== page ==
by Noah Gordon
All Rights Reserved.
Created by the Boston Web Company
(Frequently Asked Questions)
Q. How long does it take you to write a book?
A. Too long, probably. I work slowly. I average four years for each novel.
Q. How much of this time is spent in research?
A. For an historical novel, I usually spend about a year in research.
Q. Will you describe what you do during that year?
A. Sure. I begin by searching the scholarly journals for anything having to
do with my subject. Just assembling the titles used to take me four or five weeks,
but today with a computer, one can get a listing of every scholarly paper ever written
on a subject in twenty minutes or so! Then I choose the papers I want to consult;
sometimes it's possible to read an abstract of the paper to determine whether it will be
helpful. Next I search the history books, and then contact the living historians
with questions. I have always found these experts generous with their time and knowledge.
Q. And then you write your book?
A. No. Sometimes, but not always, I write sketches of the principal characters;
this helps me to give them complexity in the writing. And then I write a long outline,
usually a hundred pages or even longer, and when it is done to my satisfaction I begin to
write the book. I use the outline as a kind of map to remind me of where I'm going in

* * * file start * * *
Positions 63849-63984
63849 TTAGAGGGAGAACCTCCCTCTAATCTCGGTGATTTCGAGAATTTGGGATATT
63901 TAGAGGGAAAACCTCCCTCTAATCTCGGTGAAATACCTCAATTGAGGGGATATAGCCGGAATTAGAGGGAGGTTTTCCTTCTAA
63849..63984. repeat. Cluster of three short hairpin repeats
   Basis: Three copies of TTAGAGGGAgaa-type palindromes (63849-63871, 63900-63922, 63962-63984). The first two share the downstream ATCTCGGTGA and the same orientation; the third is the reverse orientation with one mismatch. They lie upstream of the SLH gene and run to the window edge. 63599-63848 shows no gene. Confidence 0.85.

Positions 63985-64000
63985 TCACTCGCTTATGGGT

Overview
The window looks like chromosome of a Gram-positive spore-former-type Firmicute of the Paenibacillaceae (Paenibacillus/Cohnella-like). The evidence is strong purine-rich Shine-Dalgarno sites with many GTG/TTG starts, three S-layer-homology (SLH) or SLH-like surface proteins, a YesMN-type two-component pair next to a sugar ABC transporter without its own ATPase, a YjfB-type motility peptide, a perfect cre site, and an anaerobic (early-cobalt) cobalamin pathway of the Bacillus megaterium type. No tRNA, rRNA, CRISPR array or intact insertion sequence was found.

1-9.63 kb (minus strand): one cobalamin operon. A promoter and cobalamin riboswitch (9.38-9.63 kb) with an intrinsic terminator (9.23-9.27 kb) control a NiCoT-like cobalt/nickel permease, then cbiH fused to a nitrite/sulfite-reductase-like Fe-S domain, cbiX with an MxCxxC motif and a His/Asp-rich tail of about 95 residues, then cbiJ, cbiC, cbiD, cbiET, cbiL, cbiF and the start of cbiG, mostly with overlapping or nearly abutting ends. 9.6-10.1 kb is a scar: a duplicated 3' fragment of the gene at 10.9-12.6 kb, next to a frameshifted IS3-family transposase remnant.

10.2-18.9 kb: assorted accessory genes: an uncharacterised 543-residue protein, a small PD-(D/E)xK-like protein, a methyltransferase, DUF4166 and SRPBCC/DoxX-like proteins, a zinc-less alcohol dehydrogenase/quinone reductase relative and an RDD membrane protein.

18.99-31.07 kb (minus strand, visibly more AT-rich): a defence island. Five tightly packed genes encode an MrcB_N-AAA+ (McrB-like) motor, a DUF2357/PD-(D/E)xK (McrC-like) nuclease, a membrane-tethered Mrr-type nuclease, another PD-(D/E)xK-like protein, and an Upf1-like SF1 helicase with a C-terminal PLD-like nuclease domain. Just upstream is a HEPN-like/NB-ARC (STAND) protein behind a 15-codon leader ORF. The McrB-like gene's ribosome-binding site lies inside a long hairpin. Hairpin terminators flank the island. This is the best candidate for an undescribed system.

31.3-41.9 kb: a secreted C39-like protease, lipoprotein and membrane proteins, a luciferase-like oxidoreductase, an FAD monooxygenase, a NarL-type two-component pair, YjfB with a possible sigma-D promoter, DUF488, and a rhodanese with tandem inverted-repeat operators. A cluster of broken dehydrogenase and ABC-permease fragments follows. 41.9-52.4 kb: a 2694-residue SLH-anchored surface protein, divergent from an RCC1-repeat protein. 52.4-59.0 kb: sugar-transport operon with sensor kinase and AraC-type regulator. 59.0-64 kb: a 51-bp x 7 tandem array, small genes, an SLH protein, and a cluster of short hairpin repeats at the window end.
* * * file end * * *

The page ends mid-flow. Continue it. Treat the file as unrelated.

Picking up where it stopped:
the finished writing. But I never follow it slavishly. If the development of a
character dictates that my writing should travel a different road than I took in the outline,
I turn into that fork in the road.
Q. Why are you so popular in other countries?
A. Shortly after the publication of The Physician a publisher from Germany
picked up a copy of the novel in New York and fell in love with it. He bought the
German rights and promoted it strenuously. At the same time, the sales manager of
my publisher in Spain and an influential bookstore owner in Barcelona also became enamored of
The Physician and began a powerful word-of-mouth campaign. The book became a
runaway bestseller in both countries (in Germany alone eight million copies have been sold),
and the successes in Spain and Germany caused it to become featured by a large number of
other foreign publishers. The enormous popularity of The Physician led to
each of my books becoming bestsellers in many countries.
Q. Has the success of your books changed your life?
A. Inevitably there have been certain changes. Both my wife and I grew up in
wonderful families without much money. When I was a young man, to support my family
I worked simultaneously at three jobs (newspaper reporter, science writer at a foundation,
and teacher at a junior college). Now I write novels. We have a comfortable home
that we enjoy, but we live simply. It is a luxury not to worry about having enough
money, and it is nice to be able to travel during my research periods. I had to
write The Physician without visiting any of the sites I described, while I traveled
through Spain several times (once for more than a month) researching sites I wrote about
in The Last Jew
and The Winemaker.